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How to Deal

How to benefit from having free time at work

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By Lily Garcia
Special to The Washington Post
Thursday, October 29, 2009; 10:36 AM

I was recently lucky enough to find a new job at an increase in pay, with better benefits, a more flexible schedule and more interesting work. The only problem is, I literally have nothing to do. I have been here for several weeks, and I have grown tired of asking my supervisor for assignments. She tells me that things are just slow at the moment, but it doesn't seem like the more senior members of my team are bored out of their minds. I am starting to feel like I am getting on her nerves, but I think I will go crazy if I have to spend yet another day playing solitaire. Yesterday I even caught myself falling asleep at my desk. What should I do?

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By now your supervisor is surely well aware of the fact that you are available to take on assignments. She has repeatedly told you that your department is going through a slow period. Every time you reiterate your request for work, therefore, you are essentially questioning her word. For the sake of your relationship, I think it is time to stop asking.

Yet you obviously cannot afford to while away your days playing computer games. Even as you wait patiently for assignments, you could be working on implementing a self-directed orientation and professional development plan. Unlike those of us who are forced to hit the ground running when we start a new job, you have the luxury of thoroughly exploring your workplace and capitalizing upon its network of relationships and benefits.

Read your employee manual cover to cover. Ask questions about HR policy. Schedule a meeting with a member of your HR department to explore the nuances of your organization's benefits ¿ the stuff that employees too seldom take advantage of, like computer purchase assistance programs, gym membership subsidies, discounts at local retailers. Make sure that you are fully optimizing the advantages of working there.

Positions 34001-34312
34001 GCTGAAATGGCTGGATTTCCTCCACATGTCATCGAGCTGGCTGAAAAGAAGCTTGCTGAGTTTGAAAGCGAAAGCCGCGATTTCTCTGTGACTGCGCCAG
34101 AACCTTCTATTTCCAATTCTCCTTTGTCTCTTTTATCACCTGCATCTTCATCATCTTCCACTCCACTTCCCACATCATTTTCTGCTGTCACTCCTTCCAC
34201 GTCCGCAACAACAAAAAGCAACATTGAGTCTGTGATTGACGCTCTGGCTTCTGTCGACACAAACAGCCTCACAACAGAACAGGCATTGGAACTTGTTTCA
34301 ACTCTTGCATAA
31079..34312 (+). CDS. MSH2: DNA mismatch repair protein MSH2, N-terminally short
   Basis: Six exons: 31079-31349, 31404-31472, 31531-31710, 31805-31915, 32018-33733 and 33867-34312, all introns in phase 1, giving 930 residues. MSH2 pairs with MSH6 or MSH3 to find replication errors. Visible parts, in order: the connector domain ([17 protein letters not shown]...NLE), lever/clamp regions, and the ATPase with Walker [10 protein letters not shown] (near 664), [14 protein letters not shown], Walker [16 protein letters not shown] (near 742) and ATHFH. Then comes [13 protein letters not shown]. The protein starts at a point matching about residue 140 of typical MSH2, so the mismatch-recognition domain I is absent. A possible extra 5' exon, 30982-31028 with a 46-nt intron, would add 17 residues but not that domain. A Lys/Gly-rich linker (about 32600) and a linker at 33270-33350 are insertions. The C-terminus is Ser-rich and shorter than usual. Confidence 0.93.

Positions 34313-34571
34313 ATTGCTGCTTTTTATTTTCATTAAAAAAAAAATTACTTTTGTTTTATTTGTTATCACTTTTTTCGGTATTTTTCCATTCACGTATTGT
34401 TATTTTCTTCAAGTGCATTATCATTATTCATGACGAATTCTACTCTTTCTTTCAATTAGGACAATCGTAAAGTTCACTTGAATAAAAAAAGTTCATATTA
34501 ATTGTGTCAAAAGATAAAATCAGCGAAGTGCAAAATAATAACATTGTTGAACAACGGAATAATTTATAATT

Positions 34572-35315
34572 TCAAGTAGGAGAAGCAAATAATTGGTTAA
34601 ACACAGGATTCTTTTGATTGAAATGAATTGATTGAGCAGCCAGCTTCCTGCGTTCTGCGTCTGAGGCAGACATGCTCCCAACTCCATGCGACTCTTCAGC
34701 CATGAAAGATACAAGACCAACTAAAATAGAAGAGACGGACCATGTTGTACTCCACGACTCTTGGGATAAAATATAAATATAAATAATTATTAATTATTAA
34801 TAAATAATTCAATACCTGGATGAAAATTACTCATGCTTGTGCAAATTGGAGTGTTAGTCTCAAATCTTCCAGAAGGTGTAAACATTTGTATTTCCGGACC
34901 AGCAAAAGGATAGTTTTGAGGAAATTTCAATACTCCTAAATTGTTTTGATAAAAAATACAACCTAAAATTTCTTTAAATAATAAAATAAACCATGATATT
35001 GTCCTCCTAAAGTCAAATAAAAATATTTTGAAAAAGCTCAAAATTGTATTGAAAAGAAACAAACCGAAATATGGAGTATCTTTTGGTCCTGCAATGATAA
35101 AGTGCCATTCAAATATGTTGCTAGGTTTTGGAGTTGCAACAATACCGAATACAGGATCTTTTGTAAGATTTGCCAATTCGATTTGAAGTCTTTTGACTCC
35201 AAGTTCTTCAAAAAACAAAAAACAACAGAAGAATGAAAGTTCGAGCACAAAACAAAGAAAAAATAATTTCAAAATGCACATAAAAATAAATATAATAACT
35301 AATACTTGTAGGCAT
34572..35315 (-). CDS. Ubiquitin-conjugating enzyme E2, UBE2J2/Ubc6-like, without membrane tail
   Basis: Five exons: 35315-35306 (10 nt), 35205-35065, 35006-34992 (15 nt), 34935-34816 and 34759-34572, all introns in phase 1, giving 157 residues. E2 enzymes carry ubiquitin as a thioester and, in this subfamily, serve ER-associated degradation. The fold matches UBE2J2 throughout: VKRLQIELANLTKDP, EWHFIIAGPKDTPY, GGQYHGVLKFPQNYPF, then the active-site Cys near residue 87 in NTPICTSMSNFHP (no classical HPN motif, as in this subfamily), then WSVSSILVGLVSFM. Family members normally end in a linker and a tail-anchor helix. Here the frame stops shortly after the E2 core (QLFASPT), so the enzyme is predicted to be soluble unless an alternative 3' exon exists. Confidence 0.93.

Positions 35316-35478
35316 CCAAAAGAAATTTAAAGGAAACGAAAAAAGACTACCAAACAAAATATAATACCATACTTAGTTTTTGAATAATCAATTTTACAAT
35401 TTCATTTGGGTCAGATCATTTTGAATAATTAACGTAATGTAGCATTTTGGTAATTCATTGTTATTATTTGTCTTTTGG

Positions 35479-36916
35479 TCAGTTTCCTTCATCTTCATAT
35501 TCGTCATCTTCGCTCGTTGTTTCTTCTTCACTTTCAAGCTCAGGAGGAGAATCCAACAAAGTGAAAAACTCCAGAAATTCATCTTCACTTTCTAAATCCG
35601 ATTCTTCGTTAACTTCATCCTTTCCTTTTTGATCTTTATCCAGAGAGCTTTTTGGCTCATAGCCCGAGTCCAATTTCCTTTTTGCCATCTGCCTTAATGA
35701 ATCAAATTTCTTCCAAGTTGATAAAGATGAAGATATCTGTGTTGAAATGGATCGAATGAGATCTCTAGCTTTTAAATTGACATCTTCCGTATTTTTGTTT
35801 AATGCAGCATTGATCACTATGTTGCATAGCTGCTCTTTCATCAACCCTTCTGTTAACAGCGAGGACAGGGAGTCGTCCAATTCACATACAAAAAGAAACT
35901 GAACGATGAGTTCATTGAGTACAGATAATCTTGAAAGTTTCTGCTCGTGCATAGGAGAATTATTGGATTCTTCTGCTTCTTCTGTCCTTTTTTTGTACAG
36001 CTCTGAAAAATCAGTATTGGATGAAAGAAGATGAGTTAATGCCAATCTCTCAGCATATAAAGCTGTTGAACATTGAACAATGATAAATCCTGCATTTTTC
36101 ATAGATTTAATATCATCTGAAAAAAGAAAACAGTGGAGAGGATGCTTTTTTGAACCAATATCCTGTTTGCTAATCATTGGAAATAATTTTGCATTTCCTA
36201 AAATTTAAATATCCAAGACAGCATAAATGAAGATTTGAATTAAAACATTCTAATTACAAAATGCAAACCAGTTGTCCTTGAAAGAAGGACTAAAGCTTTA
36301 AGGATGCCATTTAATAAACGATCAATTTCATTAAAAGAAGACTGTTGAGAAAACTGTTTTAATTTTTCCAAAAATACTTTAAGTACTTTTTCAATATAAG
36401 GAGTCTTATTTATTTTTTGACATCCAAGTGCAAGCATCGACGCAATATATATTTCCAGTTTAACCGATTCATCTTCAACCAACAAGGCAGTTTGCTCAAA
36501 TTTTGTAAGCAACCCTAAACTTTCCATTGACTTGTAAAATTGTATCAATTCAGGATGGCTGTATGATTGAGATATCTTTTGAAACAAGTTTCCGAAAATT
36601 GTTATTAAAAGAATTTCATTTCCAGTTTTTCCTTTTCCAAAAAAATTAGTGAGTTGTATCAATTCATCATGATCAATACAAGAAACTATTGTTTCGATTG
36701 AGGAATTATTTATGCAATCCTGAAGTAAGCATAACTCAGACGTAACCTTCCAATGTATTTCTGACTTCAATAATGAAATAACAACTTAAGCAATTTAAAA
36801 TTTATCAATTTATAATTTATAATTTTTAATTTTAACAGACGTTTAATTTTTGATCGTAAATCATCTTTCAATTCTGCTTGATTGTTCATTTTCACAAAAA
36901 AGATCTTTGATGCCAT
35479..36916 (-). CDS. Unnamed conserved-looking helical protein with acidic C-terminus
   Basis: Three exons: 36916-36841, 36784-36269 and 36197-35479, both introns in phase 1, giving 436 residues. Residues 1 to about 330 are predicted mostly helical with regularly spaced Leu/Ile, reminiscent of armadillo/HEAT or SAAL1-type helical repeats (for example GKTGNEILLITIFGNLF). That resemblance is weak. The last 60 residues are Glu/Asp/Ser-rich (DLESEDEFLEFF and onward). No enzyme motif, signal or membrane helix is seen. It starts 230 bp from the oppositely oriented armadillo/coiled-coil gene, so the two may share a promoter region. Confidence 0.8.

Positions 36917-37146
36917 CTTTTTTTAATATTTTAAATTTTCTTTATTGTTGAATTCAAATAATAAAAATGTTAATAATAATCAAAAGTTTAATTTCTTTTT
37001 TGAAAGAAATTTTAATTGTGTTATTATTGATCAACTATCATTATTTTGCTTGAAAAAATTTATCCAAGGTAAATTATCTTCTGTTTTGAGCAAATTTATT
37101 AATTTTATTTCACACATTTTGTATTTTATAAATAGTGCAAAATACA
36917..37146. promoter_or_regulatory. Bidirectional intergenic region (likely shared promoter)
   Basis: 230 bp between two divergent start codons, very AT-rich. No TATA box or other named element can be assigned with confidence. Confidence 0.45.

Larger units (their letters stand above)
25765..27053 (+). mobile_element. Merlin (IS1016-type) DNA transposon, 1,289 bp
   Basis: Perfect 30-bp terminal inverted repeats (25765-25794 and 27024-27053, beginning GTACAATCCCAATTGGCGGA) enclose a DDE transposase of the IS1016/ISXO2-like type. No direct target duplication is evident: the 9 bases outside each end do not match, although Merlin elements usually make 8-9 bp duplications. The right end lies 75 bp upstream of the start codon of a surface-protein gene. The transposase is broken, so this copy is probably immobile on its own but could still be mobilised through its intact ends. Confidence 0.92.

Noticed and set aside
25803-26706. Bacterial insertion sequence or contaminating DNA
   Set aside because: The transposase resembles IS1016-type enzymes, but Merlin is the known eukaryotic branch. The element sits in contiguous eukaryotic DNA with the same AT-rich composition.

Concentrate as well on establishing early relationships with potential mentors and allies. Get to know the organizational chart and decide who you would like to meet. Who is doing a job that you might see yourself doing in a few years? Who is in a position to collaborate with you on projects (once you actually have some to complete)? Who makes important decisions that affect your work? Start inviting people out for coffee. Get to know what they do, why they joined the organization, their perspective on things. Later on, when you are swamped, you will find that these informal networks are invaluable to you in getting your job done efficiently and charting a course for advancement within your organization.

Beyond your organization, you could focus on developing your external professional network. Identify the leading membership organization for your industry or profession. If it seems like a worthwhile investment, join the group. Membership in reputable trade organizations usually comes with access to webinars, white papers, listservs, networking events and other resources that might make your job easier while connecting you with people who share something important in common. Your organization might have a group membership of which you can partake, or they might be willing to pay for all or part of your membership fee.

While you still have the time, you should also think carefully about what training might complement your existing skills and find out how much of this may be covered by your employer. Some organizations budget a certain number of training dollars per employee, usually for predetermined programs. Others keep a larger pool of money on reserve and address training needs on an individual basis. Ask your supervisor or human resources how your organization pays for training and come up with a proposal that fits your means.

In addition to training, you may benefit from longer range educational investments like certificate programs or advanced degrees. Organizations that subsidize certificate or degree programs usually have a waiting period in place for new employees and require employees who depart within a certain number of years to repay what they have been given. Nevertheless, it is not too early for you to fully explore how your employer might be able to support these aspirations.

So put away the solitaire and leave your supervisor in peace. You should seize this rare opportunity to actually get to know your employer and industry and calmly think about the direction of your career. If you follow my advice, you will remain happily occupied for weeks. And, once the pace of your department's work picks up again, you may long for the days when you had time to reflect upon your job rather than just doing it.

Lily Garcia has offered employment law and human resources advice to companies of all sizes for more than 10 years. To submit a question, e-mail HRadvice@washingtonpost.com. We reserve the right to edit submitted questions for length and clarity and cannot guarantee that all questions will be answered.


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